• in digital SLR cameras continued. These trends show that thereis still a strong market need for high-quality digital photography. With respect to digital SLR cameras, the market showsdemand for increased numbers of pixels. Higher sensitivity,miniaturization, reduced weight and video functions havebecome standard specifi cations as well, including the supportby each company of full HD image quality in this market. Byoffering new products based on cutting-edge technology,Canon seeks to continue its growth into the foreseeable future. In addition, sales volume in emerging markets appears readyto expand dramatically. For this reason, there is an urgent needto upgrade sales structures and other systems in order to han-dle this expansion. During fi scal year 2010, the compact digital camera marketwas driven by growth in China, Russia, and other emergingeconomic regions. Although markets in some developed eco-nomic regions have expanded due to areduction in averageprices across the industry, overall, such regions have remainedstable or have declined as compared to the previous year. Totalglobal growth increased slightly, while Canon has maintained ahigh share at the same level as during the previous consolidat-ed fi scal year. Developed markets are expected to remain stable in 2011,and emerging markets are expected to remain on a positivegrowth track, resulting in a projected slight increase worldwideas compared to consolidated fi scal 2010. A fi erce price war and the strong yen have been drasticallysqueezing profi t margins in the digital camera market. Although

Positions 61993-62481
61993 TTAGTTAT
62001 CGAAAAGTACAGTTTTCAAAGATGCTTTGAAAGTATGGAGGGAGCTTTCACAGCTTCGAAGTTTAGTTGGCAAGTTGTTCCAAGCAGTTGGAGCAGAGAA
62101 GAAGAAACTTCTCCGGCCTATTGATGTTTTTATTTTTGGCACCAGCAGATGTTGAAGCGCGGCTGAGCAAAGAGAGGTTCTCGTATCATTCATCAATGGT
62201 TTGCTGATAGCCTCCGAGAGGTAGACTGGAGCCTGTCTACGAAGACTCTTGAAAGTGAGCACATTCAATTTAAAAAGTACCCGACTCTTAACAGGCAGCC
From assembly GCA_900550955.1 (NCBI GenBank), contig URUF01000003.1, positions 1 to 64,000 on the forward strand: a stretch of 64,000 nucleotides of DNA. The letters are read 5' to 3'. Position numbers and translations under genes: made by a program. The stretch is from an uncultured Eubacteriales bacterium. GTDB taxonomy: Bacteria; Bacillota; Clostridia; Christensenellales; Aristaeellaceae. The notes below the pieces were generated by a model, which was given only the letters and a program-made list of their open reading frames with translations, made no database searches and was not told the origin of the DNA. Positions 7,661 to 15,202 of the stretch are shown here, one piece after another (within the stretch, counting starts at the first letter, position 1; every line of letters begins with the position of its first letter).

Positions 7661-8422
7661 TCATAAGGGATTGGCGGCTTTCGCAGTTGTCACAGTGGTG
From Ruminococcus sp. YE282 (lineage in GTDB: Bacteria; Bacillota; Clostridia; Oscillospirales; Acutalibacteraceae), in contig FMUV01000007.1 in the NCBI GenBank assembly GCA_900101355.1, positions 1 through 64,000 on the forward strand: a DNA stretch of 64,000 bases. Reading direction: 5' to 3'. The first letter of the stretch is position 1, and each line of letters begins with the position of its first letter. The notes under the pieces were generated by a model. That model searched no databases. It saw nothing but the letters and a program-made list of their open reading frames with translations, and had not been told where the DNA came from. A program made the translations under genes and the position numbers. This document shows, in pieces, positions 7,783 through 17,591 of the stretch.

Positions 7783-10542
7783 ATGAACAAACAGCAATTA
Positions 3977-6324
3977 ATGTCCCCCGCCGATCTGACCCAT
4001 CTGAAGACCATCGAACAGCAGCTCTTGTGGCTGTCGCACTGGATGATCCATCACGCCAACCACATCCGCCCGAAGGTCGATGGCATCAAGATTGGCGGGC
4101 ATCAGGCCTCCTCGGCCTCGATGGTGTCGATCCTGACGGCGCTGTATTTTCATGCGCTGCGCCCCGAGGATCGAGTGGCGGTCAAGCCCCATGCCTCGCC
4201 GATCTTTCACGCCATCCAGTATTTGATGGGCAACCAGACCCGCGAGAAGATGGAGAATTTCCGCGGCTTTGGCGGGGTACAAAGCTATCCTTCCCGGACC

• the industry as a whole is relying more and more on electronicmanufacturing service (“EMS”) companies and cost competi-tion is expected to intensify in the future,we plan to takeadvantage of our industry-leading economies of scale and its100% internal manufacturing system in order to maintain andsolidify our profi tability. We expect continued growth in the interchangeable lensmarket due to the rapid spread of digital SLR cameras and mir-rorless digital cameras. Canon aims tocontinue expanding itssales and market share by introducing products with featuresthat satisfy customer needs, such as lenses with image stabiliz-er functionality. The global digital video camcorder market has diversifi ed due tothe introduction of new recording media, such as fl ash memory.During this consolidated fi scal year, however, trends towardfl ash memory and HD as the future mainstream mediumbecame clear. Despite the worldwide economic downturn thatstarted in the second half of 2008, the fl ash memory and HDmarket segments have continued to grow year-on-year. Thenew, lowest-priced webcam product category (under $200) hasproven strong, particularly in North America. Webcams appealto a user segment that wants to enjoy convenient video capa-bilities, and they have been selling inincreasing numbers.Canon is working to expand sales of its powerful lineup ofproducts to meet a wide range of user needs with even greateradded value and seeks to differentiate itself from the competi-tion based on its high-quality HD imagetechnology concept. The business application projector market experienced the